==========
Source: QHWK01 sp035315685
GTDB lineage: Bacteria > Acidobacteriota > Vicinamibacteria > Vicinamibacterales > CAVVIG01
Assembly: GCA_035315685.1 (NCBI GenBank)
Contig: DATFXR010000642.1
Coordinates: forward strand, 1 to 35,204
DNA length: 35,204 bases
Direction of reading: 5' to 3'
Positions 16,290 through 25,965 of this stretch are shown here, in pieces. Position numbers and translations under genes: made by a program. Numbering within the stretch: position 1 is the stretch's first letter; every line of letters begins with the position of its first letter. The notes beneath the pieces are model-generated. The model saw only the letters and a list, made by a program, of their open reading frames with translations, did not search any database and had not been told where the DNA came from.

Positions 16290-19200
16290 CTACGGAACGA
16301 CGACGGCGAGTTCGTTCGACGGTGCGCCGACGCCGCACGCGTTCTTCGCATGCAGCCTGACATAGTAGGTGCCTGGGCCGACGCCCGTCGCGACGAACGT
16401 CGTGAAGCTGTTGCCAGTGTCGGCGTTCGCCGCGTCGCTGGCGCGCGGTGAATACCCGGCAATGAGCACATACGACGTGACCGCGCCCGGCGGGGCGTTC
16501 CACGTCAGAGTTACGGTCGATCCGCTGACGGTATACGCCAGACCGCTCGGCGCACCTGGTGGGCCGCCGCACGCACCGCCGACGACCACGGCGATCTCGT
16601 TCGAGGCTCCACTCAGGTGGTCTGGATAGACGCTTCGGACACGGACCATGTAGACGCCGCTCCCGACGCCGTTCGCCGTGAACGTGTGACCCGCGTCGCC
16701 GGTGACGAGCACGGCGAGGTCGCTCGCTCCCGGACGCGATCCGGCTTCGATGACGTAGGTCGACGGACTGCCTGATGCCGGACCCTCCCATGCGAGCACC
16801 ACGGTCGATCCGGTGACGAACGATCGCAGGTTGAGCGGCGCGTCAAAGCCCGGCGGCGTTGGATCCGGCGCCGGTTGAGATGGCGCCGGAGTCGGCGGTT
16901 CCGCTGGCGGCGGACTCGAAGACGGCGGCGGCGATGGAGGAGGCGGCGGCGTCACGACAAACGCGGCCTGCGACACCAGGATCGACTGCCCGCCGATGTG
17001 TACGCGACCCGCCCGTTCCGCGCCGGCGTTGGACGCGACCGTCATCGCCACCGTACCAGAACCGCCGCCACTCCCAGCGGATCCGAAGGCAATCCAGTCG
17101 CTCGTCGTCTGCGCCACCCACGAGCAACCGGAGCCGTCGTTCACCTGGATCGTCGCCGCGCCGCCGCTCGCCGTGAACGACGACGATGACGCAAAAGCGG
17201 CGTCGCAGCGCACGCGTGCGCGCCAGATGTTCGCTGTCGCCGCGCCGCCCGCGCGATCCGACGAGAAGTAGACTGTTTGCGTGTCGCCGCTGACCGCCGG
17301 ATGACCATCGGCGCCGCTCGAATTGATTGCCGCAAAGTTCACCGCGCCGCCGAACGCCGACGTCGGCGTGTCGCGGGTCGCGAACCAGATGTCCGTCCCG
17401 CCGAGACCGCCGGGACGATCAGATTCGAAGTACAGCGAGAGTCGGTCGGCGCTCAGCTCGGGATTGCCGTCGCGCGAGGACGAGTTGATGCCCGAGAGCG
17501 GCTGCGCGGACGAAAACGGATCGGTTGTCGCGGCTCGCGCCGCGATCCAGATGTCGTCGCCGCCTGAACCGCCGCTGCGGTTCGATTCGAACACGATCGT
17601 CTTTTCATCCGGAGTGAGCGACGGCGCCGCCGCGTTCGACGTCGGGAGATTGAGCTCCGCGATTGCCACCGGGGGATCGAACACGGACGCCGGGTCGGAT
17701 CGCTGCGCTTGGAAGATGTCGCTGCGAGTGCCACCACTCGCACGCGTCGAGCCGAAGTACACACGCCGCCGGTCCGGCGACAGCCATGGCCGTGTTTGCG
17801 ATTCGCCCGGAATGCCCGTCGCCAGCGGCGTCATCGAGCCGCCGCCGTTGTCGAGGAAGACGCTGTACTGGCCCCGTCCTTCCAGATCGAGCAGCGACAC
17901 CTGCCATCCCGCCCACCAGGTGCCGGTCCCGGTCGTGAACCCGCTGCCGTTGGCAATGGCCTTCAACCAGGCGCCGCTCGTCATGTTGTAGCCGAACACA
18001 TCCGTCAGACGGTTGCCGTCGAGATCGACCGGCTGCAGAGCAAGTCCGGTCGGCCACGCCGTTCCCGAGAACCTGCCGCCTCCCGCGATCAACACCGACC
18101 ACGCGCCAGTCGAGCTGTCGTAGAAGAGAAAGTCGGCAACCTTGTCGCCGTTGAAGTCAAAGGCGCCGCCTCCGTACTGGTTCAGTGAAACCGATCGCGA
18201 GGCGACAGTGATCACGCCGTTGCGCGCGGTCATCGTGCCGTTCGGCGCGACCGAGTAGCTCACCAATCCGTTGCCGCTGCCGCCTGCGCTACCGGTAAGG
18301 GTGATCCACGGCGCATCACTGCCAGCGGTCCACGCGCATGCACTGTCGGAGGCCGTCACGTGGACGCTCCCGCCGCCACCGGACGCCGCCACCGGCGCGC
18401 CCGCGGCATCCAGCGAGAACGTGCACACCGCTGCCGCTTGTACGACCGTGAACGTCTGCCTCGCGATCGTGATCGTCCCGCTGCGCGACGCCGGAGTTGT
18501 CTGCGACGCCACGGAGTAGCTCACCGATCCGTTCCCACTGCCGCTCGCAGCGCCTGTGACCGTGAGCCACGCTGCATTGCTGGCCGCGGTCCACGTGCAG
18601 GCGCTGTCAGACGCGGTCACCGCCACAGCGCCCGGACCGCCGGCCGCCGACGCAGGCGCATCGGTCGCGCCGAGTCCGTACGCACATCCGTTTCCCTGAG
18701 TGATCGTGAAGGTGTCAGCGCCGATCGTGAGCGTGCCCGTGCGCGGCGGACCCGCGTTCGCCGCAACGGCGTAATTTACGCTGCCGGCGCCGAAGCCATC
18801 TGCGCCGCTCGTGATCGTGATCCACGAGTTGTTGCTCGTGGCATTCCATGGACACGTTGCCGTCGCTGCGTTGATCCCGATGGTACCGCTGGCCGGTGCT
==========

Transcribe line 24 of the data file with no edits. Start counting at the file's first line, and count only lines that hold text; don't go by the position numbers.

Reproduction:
17601 CTTTTCATCCGGAGTGAGCGACGGCGCCGCCGCGTTCGACGTCGGGAGATTGAGCTCCGCGATTGCCACCGGGGGATCGAACACGGACGCCGGGTCGGAT